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ARS Home » Midwest Area » Madison, Wisconsin » U.S. Dairy Forage Research Center » Cell Wall Biology and Utilization Research » Research » Publications at this Location » Publication #258799

Title: Red clover HCT2, a hydroxycinnamoyl-coenzyme A:malate hydroxycinnamoyl transferase, plays a crucial role in biosynthesis of phaselic acid and other hydroxycinnamoyl-malate esters in vivo

item Sullivan, Michael
item Zarnowski, Robert

Submitted to: Plant Physiology
Publication Type: Peer Reviewed Journal
Publication Acceptance Date: 1/3/2011
Publication Date: 1/4/2011
Citation: Sullivan, M.L., Zarnowski, R. 2011. Red clover HCT2, a hydroxycinnamoyl-coenzyme A:malate hydroxycinnamoyl transferase, plays a crucial role in biosynthesis of phaselic acid and other hydroxycinnamoyl-malate esters in vivo. Plant Physiology. 155:1060-1067.

Interpretive Summary: Red clover accumulates high levels of the phenylpropanoid o-diphenol phaselic acid. U.S. Dairy Forage Research Center scientists have demonstrated that oxidation of this and other red clover o-diphenols by an endogenous polyphenol oxidase (PPO) prevents protein degradation when the forage is preserved by ensiling. Preventing protein degradation in preserved forages using the PPO/o-diphenol system would have significant positive economic and environmental benefits because ruminant animals such as dairy cows poorly utilize the non-protein nitrogen products of degraded protein. Consequently, it is estimated that it costs farmers around $100 million annually to supplement rations with the needed true protein. Additionally, poor utilization of non-protein nitrogen by ruminants results in excretion of nitrogen waste into the environment. Unfortunately, many important forages such as alfalfa do not accumulate o-diphenols, which may prevent the adaptation of this natural system of protein protection to other forage systems. Besides a role in protein preservation, o-diphenols are natural antioxidants, and consequently have potential to be used in human and animal nutrition. Understanding the enzymes and pathways responsible for red clover’s ability to accumulate relatively high levels of phaselic acid and other o-diphenols will provide insights that might allow these pathways to be created in alfalfa and other forage crops. Knowledge of the pathway may also allow it to be controlled in red clover and other crops in situations where undesirable browning occurs due to oxidation of abundant o-diphenols. U.S. Dairy Forage Research Center scientists previously identified a gene, HCT2, that encodes a novel enzyme capable of producing phaselic acid and/or its immediate precursor in vitro. In the present study, the kinetic properties of the enzyme have been further characterized. RNAi, a technique used to reduce expression of specific genes in an organism, was used to reduce HCT2 enzyme levels in red clover. This reduction resulted in dramatic decreases in the amount of phaselic acid made by the red clover plants. These experiments indicate that, in red clover, the HCT2 enzyme plays a crucial role in the accumulation of phaselic acid and defines a previously undescribed pathway for synthesis of this class of compounds in plants. Implication of HCT2 in phaselic acid biosynthesis is an important breakthrough in understanding a major o-diphenol biosynthetic pathway in red clover and will facilitate the longer-term goal of creating similar pathways in alfalfa. The basic information provided by this study will also be useful to scientists investigating similar biosynthetic pathways in a variety of plant species.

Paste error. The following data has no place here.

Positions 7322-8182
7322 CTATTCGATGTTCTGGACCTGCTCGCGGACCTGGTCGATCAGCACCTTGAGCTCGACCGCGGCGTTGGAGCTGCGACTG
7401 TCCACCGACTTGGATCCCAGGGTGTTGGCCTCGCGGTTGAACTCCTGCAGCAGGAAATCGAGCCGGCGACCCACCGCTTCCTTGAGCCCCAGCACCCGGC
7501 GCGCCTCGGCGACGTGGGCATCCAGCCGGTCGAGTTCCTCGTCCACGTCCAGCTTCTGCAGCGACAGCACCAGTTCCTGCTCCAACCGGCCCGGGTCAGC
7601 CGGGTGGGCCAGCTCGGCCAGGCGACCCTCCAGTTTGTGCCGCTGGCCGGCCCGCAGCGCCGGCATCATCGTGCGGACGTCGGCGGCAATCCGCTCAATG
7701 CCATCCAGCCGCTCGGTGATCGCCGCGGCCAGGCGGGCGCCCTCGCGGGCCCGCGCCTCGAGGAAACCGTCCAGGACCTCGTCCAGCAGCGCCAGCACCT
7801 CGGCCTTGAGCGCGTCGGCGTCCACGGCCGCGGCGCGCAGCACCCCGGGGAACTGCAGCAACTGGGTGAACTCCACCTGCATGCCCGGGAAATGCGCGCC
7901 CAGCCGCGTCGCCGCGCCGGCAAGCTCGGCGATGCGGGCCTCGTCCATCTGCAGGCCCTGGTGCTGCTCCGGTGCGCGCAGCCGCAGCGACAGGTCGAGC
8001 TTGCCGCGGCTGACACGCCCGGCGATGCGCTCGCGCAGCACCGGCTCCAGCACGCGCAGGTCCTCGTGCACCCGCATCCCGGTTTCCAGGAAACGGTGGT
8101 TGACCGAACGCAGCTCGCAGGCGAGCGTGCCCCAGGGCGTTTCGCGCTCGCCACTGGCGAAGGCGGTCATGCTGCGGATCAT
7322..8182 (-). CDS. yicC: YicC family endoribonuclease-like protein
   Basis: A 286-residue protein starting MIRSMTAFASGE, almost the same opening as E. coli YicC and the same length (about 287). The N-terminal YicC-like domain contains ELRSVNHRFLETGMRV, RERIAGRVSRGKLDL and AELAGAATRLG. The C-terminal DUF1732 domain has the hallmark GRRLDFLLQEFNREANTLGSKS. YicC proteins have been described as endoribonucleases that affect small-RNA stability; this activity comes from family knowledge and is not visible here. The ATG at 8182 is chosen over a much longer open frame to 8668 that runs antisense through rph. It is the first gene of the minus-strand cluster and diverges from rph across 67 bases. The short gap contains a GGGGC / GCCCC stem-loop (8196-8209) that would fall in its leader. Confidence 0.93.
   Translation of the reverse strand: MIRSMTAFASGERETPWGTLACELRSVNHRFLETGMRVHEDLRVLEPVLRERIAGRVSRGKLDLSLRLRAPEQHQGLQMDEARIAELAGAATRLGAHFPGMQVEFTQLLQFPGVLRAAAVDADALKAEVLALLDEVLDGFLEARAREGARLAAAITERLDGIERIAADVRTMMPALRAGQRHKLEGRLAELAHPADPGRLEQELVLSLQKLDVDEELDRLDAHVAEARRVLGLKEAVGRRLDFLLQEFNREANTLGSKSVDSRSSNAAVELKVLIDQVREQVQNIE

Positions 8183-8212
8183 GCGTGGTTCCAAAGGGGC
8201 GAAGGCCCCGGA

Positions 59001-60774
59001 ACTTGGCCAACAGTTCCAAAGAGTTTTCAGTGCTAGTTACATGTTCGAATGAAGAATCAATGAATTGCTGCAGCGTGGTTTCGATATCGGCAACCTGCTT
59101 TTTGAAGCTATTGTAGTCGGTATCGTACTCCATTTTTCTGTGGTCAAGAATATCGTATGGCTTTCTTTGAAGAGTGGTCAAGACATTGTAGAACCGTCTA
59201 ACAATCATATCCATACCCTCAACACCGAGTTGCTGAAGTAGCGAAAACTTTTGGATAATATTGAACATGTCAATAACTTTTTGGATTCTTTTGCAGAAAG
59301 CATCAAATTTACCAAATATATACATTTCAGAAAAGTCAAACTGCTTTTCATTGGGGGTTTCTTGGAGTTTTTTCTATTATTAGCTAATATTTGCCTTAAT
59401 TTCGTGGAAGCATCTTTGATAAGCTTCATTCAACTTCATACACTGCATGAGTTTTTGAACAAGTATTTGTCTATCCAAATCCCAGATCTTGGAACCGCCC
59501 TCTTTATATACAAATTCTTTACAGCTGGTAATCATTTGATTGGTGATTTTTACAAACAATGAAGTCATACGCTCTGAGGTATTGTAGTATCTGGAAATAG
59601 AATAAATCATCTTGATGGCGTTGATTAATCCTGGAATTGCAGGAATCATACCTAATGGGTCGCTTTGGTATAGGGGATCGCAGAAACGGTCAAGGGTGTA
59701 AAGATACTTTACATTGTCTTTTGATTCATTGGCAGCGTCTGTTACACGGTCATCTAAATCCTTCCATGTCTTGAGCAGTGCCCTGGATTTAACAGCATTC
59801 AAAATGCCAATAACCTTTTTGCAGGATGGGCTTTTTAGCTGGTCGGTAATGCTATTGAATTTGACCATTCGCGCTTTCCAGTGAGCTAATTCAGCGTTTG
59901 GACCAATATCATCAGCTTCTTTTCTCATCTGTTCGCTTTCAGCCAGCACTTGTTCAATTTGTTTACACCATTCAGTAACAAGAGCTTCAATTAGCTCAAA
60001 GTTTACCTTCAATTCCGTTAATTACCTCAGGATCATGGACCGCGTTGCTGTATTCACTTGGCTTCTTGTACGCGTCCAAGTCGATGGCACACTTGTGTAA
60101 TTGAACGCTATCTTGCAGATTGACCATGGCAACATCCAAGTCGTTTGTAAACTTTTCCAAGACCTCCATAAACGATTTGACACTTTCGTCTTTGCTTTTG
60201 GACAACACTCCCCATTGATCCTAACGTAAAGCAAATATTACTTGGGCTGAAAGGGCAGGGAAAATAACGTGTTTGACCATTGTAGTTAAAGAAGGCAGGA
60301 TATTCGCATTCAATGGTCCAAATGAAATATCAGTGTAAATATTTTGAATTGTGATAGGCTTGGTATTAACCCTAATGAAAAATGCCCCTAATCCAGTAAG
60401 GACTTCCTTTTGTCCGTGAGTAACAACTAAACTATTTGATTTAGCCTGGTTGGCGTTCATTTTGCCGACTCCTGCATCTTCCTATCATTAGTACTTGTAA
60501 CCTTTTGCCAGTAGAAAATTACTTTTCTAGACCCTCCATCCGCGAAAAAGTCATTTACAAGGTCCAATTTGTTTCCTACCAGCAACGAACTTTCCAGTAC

Technical Abstract: In red clover (Trifolium pratense) leaves, phaselic acid (2-O-caffeoyl-L-malate) accumulates to several mmol kg-1 fresh weight and is a crucial component of a natural system that prevents protein breakdown during harvest and storage of this forage crop. Previously, we identified HCT2, a red clover gene encoding a hydroxycinnamoyl-CoA hydroxycinnamoyl transferase capable of transferring p-coumaroyl and caffeoyl moieties from their CoA derivatives to malic acid, to form the corresponding hydroxycinnamoyl-malate esters in vitro. Here, we carried out a detailed kinetic analysis of the enzyme and examined its in vivo function in red clover via reverse genetics. The kinetic analysis indicates that in vitro, despite similar Km values for the tested hydroxycinnamoyl-CoA derivatives, HCT2 favors transfer to malate of p-coumaroyl and feruloyl moieties over caffeoyl moieties by greater than fivefold. Reverse reaction (transfer of hydroxycinnamoyl moieties from malate to CoA) by HCT2 was observed with p-coumaroyl-malate but not phaselic acid. Analysis of red clover plants downregulated for HCT2 expression via RNA interference showed a significant and substantial correlation between HCT2 mRNA levels and phaselic acid accumulation (P<0.005). In several of the HCT2-silenced plants, phaselic acid and p-coumaroyl-malate levels were reduced to <5 % that of wild type controls. These reductions resulted in easily observable phenotypes, including reduced polyphenol oxidase-mediated browning and a reduction in blue epidermal fluorescence under UV-light. These results demonstrate a crucial role for HCT2 in phaselic acid accumulation in red clover and define a previously undescribed pathway for the biosynthesis of hydroxycinnamoyl-malate esters in plants.